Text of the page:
I used to believe that jet lag didn’t exist.
I’m one of those lucky people who can sleep on any flight, no matter how bumpy or cramped. Although I never feel fully rested after a long flight, I’ve always found that after one good night of sleep I’d be fine.
In recent years, however, long-haul flights have knocked me out for days. Having experienced jet lag for myself, I now do all I can to avoid experiencing it on a long haul flight. Here’s how you can escape the dreaded jet lag too:
Make your prep stress-free
Starting your trip stressed and tired means you’re more likely to feel exhausted when you arrive at your destination. Try to get a good night of sleep the night before you fly so you wake up refreshed and ready to go. Last-minute packing is the almost a guaranteed way to stay awake at night, as you try to remember if you’ve forgotten something.
If you can manage to pack before the last moment, try to do so but even if you can’t get organised, at least make a list in advance of the things you need to take, so on the morning of your flight you remember to pack all of those easily forgotten items like your toothbrush and phone charger.
Eliminate early mornings
Waking up at the crack of dawn to fly will screw up your sleep pattern before you’ve even boarded. When you book a flight, bear in mind that you’ll need to be at the airport around two hours before you fly, plus you’ll need to add time to get there.
Rather than relying on public transport (which somehow always has delays just when I’m trying to reach the airport on time) consider booking a car service such as Blacklane
. I arranged for one of their luxury chauffeur-driven cars to take me to Heathrow before my recent flight to Australia, and knowing that the car would be at my home at the right time meant I didn’t need to worry about schlepping my suitcase onto the tube or praying that an Uber would be available when I needed it.
Upgrade your airport experience
I usually arrive at the airport much earlier than I need to, because the idea of missing a flight causes me too much stress to even risk it. Having all that extra time does mean that I have to find something to do for a few hours before I board, though.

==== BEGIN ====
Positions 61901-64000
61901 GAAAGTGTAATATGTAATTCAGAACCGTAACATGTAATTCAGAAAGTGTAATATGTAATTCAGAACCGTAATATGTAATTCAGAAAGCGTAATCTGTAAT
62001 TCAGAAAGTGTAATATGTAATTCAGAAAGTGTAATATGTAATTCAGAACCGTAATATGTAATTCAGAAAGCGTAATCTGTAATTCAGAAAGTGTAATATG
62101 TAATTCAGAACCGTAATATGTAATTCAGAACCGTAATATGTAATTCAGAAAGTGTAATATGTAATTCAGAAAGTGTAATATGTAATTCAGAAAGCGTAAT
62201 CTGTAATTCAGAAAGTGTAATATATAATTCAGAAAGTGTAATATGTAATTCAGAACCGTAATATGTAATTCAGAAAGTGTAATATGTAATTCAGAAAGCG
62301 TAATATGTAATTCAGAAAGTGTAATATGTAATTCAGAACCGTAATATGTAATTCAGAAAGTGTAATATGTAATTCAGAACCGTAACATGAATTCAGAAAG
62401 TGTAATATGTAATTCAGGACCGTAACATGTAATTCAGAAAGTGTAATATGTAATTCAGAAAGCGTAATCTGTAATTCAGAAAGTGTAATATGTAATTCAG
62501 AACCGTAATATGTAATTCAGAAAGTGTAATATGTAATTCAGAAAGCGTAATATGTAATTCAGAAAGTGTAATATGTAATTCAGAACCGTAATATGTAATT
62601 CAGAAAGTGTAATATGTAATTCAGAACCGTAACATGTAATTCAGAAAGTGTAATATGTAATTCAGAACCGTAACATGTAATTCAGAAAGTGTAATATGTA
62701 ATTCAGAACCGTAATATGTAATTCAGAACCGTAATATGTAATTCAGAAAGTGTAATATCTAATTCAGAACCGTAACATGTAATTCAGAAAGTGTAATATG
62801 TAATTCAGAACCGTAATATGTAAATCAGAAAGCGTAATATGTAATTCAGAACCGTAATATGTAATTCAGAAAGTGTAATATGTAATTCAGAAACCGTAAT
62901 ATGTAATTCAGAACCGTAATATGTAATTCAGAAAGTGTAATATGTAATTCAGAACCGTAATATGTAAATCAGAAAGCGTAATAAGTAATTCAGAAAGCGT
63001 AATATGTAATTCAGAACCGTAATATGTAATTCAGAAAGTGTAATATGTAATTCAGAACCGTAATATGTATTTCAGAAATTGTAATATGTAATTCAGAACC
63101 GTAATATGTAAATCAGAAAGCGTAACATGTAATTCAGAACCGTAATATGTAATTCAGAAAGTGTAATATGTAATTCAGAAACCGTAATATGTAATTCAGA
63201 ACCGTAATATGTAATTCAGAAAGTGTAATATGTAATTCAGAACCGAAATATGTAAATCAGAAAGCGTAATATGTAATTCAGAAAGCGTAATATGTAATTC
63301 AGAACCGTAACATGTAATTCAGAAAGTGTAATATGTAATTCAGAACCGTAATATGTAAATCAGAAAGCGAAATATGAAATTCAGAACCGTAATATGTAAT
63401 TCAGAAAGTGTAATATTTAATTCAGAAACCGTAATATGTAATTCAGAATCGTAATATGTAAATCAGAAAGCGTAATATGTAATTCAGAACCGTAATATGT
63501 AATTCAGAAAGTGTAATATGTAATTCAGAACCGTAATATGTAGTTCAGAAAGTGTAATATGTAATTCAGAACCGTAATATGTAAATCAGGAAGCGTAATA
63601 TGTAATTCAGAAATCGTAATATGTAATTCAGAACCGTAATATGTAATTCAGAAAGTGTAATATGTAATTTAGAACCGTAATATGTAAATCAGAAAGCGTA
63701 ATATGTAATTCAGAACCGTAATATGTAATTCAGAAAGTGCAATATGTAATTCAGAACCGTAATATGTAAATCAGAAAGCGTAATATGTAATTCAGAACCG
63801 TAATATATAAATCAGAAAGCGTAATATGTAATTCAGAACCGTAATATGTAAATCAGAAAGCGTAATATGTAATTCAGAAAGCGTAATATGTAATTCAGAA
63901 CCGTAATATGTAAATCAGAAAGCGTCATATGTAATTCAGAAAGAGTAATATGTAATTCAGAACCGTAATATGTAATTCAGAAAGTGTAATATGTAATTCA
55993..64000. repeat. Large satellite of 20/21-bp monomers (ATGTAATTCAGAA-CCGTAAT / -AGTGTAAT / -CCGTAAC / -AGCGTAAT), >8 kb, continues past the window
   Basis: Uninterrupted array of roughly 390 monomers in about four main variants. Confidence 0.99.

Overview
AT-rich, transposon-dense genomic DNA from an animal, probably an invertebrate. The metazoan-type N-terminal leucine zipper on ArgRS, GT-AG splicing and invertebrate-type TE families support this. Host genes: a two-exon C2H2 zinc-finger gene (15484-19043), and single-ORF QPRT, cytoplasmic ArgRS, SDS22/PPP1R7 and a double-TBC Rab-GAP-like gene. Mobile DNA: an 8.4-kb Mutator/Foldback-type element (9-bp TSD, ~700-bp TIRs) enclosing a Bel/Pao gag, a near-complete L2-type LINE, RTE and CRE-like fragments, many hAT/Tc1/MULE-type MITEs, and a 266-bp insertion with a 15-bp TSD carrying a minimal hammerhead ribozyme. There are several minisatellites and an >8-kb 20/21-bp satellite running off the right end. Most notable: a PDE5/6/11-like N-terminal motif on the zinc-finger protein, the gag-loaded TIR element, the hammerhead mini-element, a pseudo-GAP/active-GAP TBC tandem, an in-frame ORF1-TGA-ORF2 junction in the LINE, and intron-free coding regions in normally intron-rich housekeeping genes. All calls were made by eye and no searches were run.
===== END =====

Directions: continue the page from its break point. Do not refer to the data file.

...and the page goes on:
I’m a huge fan of airport lounges like No. 1 lounge, where I can get free wifi, somewhere peaceful to sit and a healthy, light meal that will help me feel better when I board the flight. The better I feel when I board, the more likely I am to feel ok when I reach my destination, so it’s worth the small cost.
Increase your chances of sleep
One of my favourite tricks for flying is to book a window and aisle seat when I’m travelling with another person. If the flight isn’t full, you’re likely to have three seats between two, which makes sleeping so much easier. Even if the flight is full, the person in the middle will probably switch with one of you because let’s face it, no one wants the middle seat on a full flight.
You’ve probably heard that you should drink plenty of water and avoid alcohol, which is sound advice for getting a better sleep on your flight. You can also try sleep masks, earplugs, pillows, blankets…whatever will help you to be comfortable. It’s a good idea to turn off your screen and forego the entertainment if you want some rest, as those bright lights aren’t going to do you any favours.
Stay awake at your destination
This one can be tricky, but if you can stay awake when you arrive at your destination until the local night-time, you’ll find recovering from jet lag so much easier. You may feel like you need match sticks to keep your eyes open, especially if you arrive in the morning, but if you can keep moving, even by going for a slow stroll or heading to a cafe for some caffeine, your body will thank you for it the next day. You’ll be so exhausted that you will be more likely to sleep all the way through the night and adjust to the new time zone.
Don’t indulge your disrupted sleep
If you do wake up in the middle of the night, it’s best if you don’t let your body think that it’s day-time. It may not be easy to get back to sleep but some herbal tea, reading for a while or listening to chilled music should help your body to relax.
Getting up to eat a meal, check your emails or watch a movie will just wake you up more and make your body think you’re back in the previous time zone. If you push through the first couple of nights of disrupted sleep without giving in, your body will be more likely to adjust.
Of course, some people suffer from jet lag far more than I do, so I’d love to hear from you: what are your best tricks for adjusting to a new time zone?
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